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Simply put, estate planning is the process of you (or you and your spouse) making the necessary decisions required to put your affairs in order, and memorialize your wishes before you pass away or become incapacitated. In the event of a sudden accident or illness, you can rest assured that your spouse, children, chosen nonprofit organization, or other persons of your own choosing, will receive the assets you would like them to receive.
Probate is the court process of transferring title to certain property and assets after a person has died. Probate property is, generally speaking, all of your assets which are not held in trust, and which do not pass title by some other means, such as joint tenancy or beneficiary designation. If you have no will in place, and your assets are not held in trust, California law will determine who will receive your probate property when you pass. If you have a properly drafted will, your wishes will be stated as to who your probate assets should go to. This can be a complicated process at an already difficult time, and it is wise to seek legal counsel from a knowledgeable estate planning attorney.
In most cases, a complete estate plan will be comprised of a Declaration of Trust – a written document or contract that describes your assets (real property, savings accounts, stocks, bonds, retirement accounts, etc.); a Durable Power of Attorney for Finances; an Advanced Health Care Directive; and, a number of other supporting documents to make your plan complete. A full estate plan provides a detailed list of your specific instructions as to whom you want to be in charge of the administration, how you would like things to be managed, and your wishes regarding distribution of your assets.
A Revocable Living Trust is a contract reflecting an agreement regarding the passing of property from one to another. A trust is revocable when it can be revoked, or terminated, by the Trustors. It is living in that it can also be amended by the Trustors during their lifetimes. The Trustor or Settlor is the current owner of the estate or assets. The Trustor is most often also the Trustee initially, and their job is to manage the assets that the Trustors place into the trust. A Beneficiary is a recipient who will at some point inherit the property or assets. All of these people, Trustors, Trustees and Beneficiaries, are named by the Trustors in the trust document. A Revocable Living Trust will most often allow your beneficiaries to receive their inheritance directly, without going through the time and expense of court proceedings.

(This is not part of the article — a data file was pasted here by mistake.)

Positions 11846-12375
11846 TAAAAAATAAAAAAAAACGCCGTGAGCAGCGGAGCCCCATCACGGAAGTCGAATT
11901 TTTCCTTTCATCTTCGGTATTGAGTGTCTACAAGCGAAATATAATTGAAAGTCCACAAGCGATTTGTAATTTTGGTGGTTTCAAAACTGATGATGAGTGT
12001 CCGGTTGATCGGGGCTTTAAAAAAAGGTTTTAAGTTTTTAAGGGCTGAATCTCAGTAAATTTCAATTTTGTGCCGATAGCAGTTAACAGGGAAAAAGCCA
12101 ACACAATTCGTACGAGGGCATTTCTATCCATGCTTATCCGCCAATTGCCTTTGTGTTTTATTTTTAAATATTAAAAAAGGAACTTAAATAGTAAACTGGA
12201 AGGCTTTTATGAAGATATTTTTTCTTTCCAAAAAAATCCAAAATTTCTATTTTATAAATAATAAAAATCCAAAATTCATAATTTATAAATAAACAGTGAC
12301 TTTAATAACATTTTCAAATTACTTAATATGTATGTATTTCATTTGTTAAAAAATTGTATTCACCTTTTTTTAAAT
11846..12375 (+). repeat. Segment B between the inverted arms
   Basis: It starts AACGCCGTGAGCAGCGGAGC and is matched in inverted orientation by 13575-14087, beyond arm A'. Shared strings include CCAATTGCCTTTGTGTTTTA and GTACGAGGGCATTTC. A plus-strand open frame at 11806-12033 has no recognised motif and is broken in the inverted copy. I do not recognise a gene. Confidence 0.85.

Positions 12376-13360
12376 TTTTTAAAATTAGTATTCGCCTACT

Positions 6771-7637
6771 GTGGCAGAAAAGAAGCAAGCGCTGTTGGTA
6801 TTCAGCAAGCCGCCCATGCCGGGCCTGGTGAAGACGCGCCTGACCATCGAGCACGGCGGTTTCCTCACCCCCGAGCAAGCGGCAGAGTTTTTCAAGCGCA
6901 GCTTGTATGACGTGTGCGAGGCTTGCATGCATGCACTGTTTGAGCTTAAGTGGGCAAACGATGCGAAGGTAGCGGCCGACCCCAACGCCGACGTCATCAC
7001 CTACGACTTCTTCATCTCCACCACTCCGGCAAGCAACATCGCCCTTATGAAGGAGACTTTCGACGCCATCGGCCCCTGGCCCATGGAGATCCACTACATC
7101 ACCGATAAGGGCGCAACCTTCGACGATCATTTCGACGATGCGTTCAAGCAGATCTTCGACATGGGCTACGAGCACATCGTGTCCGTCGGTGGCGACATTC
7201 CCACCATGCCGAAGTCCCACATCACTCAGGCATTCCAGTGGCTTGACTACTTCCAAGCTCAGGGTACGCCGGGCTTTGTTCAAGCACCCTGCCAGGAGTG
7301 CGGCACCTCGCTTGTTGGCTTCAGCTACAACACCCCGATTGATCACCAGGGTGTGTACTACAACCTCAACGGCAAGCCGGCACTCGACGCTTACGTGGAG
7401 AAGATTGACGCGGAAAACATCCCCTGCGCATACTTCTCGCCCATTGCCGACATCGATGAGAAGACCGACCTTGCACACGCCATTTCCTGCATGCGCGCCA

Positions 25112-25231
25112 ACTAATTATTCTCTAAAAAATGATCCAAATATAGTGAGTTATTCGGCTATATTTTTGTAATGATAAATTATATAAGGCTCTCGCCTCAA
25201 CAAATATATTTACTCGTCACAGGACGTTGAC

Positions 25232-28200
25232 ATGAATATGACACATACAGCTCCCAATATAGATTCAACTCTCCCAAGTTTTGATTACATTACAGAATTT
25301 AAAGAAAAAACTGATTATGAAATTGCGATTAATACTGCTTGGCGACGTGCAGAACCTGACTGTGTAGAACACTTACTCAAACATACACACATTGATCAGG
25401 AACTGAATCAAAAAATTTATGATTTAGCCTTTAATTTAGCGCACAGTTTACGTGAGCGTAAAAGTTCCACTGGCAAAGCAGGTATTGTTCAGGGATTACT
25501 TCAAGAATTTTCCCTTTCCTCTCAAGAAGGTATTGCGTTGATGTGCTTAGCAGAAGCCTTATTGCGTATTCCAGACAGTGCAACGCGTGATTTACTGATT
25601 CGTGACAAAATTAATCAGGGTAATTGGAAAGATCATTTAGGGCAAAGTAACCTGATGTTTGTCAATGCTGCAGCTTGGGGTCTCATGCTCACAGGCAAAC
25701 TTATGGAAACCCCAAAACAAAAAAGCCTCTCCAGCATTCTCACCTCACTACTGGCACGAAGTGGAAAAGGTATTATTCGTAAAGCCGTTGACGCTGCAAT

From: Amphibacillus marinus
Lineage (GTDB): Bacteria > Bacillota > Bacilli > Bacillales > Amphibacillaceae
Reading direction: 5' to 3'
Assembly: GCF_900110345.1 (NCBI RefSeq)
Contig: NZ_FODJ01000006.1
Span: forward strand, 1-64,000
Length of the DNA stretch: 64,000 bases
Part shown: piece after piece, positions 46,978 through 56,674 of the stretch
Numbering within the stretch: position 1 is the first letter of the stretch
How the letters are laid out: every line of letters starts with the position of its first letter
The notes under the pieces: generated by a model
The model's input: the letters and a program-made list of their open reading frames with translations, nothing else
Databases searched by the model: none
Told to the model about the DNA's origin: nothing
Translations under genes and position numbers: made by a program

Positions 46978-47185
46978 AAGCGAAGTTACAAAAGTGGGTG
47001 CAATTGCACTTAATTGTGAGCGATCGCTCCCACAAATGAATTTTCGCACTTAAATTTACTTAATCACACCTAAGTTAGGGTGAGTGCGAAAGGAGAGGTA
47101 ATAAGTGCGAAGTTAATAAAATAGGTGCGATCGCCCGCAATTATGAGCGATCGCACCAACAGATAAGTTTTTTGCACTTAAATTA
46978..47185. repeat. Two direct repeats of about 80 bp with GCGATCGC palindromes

You may want to avoid probate because it is usually an unnecessarily complicated, expensive process for the transfer of title of your hard-earned assets. Occasionally, legal battles between family members may cause it to take months, if not years, to settle. After the death of a loved one, filing papers with the court, attending hearings, and dealing with legal battles for years is not something that your loved ones are going to want to focus on. And, it is a waste of your assets that could better be enjoyed by your beneficiaries.
Establishing a revocable living trust is one of the best ways that you can avoid probate for your family members in the future. You can also do so by having a “payable-on-death” account or by holding joint ownership of property (ex: with your spouse), but you should discuss these alternatives with a knowledgeable attorney before deciding which option to choose, as they each have their own benefits and problems.
Essentially a written will (also known as a last will and testament) is something that describes who will receive your property and assets when you die. Your will establishes who the beneficiaries of your estate will be, and allows you to name the executor of your estate, who will carry out your wishes through the court.
No estate planning at all results in an “intestate estate.” By choosing not to have a will or trust you are allowing your estate to pass according to the laws of the State of California, to your heirs at law. You give up the security and peace of mind of knowing exactly who will receive the benefit of all your hard work, and sentimental valuables. You may also forfeit the benefit of reducing any taxes due at your death.